Because feedback from diners on review sites is so unfiltered, it can give you a glimpse into details that might go otherwise unnoticed. There can be a huge number of insights hidden in some reviews.

review for a restaurant screenshot

Who knew that having savory options mattered to your existing customer base?

Reading regularly your customer reviews can help you gain more insight than actual face-to-face feedback from conversations with customers. For a lot of people, it’s easier to give feedback to a screen than to your face.

3. To Know When You Need to Address a Negative Experience

The impact of a single bad review could turn almost 22% of potential customers away from stepping into your restaurant, according to Small Business Trends.

What’s worse is that the effect is cumulative, meaning that the consequences of having four or more bad reviews can be fatal — as many as 70% of customers could decide not to go to your restaurant based on those bad reviews.

However, a bad review doesn’t mean your restaurant business is over. It’s not unheard of that people who leave a poor review end up becoming a loyal customer after they see the length at which a business will go in order to make it right.

It’s all about using the fact as an opportunity to show your potential customers that you’re willing to improve.

When addressing a negative review, first thank the reviewer for their time they took to share their feedback and be personal: make sure your response is sincere and doesn’t sound robotic or automatic.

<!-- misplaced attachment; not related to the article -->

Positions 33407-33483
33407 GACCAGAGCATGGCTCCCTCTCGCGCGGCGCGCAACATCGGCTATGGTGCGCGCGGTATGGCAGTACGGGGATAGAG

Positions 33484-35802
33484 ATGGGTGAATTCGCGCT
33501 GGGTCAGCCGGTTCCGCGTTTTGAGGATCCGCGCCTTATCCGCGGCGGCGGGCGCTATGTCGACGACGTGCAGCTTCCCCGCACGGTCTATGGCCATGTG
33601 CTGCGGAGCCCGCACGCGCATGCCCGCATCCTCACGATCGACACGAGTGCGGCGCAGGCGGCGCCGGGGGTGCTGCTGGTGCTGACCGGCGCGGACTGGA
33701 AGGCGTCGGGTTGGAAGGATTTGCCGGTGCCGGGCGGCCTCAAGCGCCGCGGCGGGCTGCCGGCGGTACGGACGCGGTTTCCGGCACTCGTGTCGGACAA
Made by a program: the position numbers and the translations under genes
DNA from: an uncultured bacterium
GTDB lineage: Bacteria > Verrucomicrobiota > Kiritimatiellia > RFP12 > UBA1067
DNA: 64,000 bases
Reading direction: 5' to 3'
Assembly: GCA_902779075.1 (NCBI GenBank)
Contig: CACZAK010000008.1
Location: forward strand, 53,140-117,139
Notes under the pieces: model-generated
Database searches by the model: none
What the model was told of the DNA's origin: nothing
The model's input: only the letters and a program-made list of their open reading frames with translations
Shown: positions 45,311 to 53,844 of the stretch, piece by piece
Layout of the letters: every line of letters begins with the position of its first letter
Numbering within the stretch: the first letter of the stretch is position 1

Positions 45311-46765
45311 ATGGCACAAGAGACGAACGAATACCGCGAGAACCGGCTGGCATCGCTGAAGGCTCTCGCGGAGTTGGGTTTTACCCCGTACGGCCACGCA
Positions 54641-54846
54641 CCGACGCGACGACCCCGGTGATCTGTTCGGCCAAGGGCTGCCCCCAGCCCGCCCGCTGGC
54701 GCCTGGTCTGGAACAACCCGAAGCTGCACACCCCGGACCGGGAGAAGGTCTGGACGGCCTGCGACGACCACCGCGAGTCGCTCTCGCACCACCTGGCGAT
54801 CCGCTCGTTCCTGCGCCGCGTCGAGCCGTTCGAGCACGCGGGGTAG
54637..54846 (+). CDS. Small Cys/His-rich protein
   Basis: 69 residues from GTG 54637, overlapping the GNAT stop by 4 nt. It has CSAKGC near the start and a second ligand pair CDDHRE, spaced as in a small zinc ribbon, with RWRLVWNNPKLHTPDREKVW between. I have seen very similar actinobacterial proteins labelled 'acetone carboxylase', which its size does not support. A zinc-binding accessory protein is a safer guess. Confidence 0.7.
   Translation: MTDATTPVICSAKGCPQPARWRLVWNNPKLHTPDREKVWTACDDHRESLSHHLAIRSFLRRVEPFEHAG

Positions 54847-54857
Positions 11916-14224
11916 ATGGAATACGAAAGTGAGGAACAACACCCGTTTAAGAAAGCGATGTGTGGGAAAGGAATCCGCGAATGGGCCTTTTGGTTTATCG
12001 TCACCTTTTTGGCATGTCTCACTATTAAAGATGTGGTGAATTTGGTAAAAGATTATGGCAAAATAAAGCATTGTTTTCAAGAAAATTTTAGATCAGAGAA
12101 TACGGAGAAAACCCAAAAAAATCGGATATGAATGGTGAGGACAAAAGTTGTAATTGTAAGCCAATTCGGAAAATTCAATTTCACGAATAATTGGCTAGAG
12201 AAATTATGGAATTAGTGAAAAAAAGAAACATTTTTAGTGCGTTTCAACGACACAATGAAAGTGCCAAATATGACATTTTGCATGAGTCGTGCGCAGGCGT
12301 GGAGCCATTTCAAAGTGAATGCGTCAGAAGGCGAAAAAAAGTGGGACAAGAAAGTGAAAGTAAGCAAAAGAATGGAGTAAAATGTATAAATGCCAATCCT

Respond to the issue straight-on and tell them about any actions you’ve done to take care of the problem. Of course, you should only apologize for those things that you’re responsible for.

Every once in a while, you’ll come across a troll. Comments that are irrational don’t need to be addressed as your response will most likely only magnify the problem.

It’s ok to ignore those unreasonable comments as they are not coming from a serious customer.

4. Reviews Strengthen the Relationship With Your Customers

Showing interest in what your customers say and showing that you’re actively listening to them can go a long way in maintaining a positive relationship with them.

customers restaurant google review

The thank you message to your customers’ review should be personalized to the one they wrote.

Positive reviews make potential customers 68% more likely to trust a local business (BrightLocal). Make sure you use this fact to its full potential by showing gratitude to those who share, using positive reviews as a chance to engage with your customers and appreciating the time to leave a good review.

Using the customer’s name whenever you’re thanking them for a positive review is also a good idea: people love the sound of their own name, and like knowing that their comment was read by the person that was ultimately aimed to — you, the restaurant owner.